The Museo Barracco, presented to the city by Baron Giovanni Barracco in 1902, contains a small but very interesting collection of Assyrian, Babylonian, Egyptian, Greek, Etruscan and Roman sculpture, both originals and copies, illustrating the development of ancient art in the pre-Christian centuries. Particularly notable items are some Assyrian reliefs of the seventh century B.C., a sphinx with the head of Queen Hatshepsut (15th century B.C.), Greek statues of the early classical period and Etruscan cippi. Also of interest are the head of the Diadumenos (second half of fifth century B.C.) by Polycletus, the head of an Apollo (mid fifth century B.C.) ascribed to Phidias, a bust of Epicurus (c. 270 B.C.), the head of the Lycian Apollo, the "Wounded Bitch" (Lysippus) and a head of Alexander Helios (late fourth century B.C.).
Address: Corso Vittorio Emanuele II 166, I-00186 Rome, Italy
Opening hours: 9am-7pm; Sun: 9am-1pm; Closed: Mon
Always closed on: New Year's Day (Jan 1), May Day / Labor Day (May 1), Christmas - Christian (Dec 25)
Entrance fee in EUR: Adult €3.00, Concession or reduced rate €1.50, Child 17 & under FREE
Transit: Bus: 46, 62, 64, 110, 186.
San Giovanni dei Fiorentini
Pope Leo X, a member of the Florentine ruling dynasty of the Medici, being desirous of providing a church for his fellow countrymen in Rome, held an architectural competition in which both Michelangelo and Raphael took part. The competition was won, however, by Sansovino, who enlisted other architects in the building of the church - Sangallo, Michelangelo (in an advisory capacity), della Porta, Maderno, and Alessandro Galilei who was responsible for the facade. The church is impressive for its size, the exactly contrived spatial effect of the interior and the rich Baroque decoration and furnishings, including many fine paintings. The famous architects Francesco Barromini and Carlo Maderno are buried in the church.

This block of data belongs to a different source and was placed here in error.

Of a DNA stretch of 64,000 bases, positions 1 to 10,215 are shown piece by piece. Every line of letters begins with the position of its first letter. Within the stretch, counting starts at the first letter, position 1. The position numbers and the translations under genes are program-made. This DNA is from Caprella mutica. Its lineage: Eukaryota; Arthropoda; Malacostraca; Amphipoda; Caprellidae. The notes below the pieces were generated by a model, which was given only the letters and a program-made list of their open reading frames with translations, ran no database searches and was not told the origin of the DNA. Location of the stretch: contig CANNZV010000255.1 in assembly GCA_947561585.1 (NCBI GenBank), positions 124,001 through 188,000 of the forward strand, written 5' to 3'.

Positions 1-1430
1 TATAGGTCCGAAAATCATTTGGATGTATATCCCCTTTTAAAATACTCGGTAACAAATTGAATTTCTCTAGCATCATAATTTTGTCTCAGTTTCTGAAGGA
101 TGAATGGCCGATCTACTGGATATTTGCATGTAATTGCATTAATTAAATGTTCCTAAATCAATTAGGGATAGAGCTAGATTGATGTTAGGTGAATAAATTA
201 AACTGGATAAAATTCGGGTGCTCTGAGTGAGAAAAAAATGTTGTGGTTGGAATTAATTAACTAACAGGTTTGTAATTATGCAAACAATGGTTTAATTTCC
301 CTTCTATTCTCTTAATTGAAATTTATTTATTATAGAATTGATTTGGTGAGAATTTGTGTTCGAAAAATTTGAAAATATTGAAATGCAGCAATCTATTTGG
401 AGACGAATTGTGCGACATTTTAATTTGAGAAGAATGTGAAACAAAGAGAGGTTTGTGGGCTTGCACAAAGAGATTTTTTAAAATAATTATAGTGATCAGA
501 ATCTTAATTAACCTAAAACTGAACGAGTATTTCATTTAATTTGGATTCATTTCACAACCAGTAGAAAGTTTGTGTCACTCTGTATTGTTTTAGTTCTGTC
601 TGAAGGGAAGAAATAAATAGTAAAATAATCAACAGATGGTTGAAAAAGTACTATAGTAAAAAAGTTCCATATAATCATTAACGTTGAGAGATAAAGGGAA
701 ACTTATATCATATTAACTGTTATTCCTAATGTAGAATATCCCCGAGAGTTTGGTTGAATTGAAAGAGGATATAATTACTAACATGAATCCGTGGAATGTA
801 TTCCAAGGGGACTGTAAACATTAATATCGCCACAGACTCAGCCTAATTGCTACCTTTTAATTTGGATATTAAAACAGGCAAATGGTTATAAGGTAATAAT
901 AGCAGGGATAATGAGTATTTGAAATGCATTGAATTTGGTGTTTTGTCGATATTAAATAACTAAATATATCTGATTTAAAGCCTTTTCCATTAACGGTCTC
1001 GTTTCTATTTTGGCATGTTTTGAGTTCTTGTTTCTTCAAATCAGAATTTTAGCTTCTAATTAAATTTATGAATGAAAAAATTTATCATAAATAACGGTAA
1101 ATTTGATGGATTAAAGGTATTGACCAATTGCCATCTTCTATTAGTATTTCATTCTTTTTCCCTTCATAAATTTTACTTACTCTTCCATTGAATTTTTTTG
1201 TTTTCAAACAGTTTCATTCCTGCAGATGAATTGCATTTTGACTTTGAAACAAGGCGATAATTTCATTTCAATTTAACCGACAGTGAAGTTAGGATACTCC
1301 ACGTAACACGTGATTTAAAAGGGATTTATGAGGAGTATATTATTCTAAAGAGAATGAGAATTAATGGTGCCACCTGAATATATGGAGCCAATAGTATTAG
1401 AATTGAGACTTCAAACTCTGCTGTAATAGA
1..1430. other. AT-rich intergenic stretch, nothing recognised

Santa Maria di Monserrato
About the same time as the church of Santa Maria dell'Anima was built for the Germans this church was built by Antonio da Sangallo the Elder (1495 onwards) for the Aragonese and Catalans. The initiative came from the famous (or notorious) Pope Alexander VI, a member of the Spanish family of Borja (which became in Italian Borgia), who is buried in the church. Santa Maria di Monserrato (named after the famous Marian pilgrimage center of Monserrat near Barcelona) has been since 1875 the Spanish national church in Rome. Notable features of the church are the tombs of the two Borgia Popes, Calixtus III and Alexander VI, and a number of marble statues, including a bust of Cardinal Pietro Molto by Bernini (1621).
Piazza di Campo dei Fiori
It is difficult to remember that this cheerful square, in which the flower market of Rome is held every morning, was a place of execution (rarely used though it might be) during the period of Papal rule. Here on February seventh 1600 Giordano Bruno, a monk found guilty of heresy by the Inquisition and condemned to death when he refused to recant, was burned at the stake. He is commemorated by a bronze statue, under which are medallions of other heretics condemned by the Church, including Erasmus, Wycliffe and Hus.
The Palazzo Cenci was built in the 16th century on the site of the ruined Circus Flaminius (221 B.C.). According to popular tradition Francesco Cenci embellished the palace chapel in 1575 to house the tombs of his children Giacomo and Beatrice, whom he had resolved to have killed, but it was the children who murdered their father and were beheaded for the murder on the Ponte Sant'Angelo in 1599. The story provided Shelley with the theme of his verse drama "The Cenci".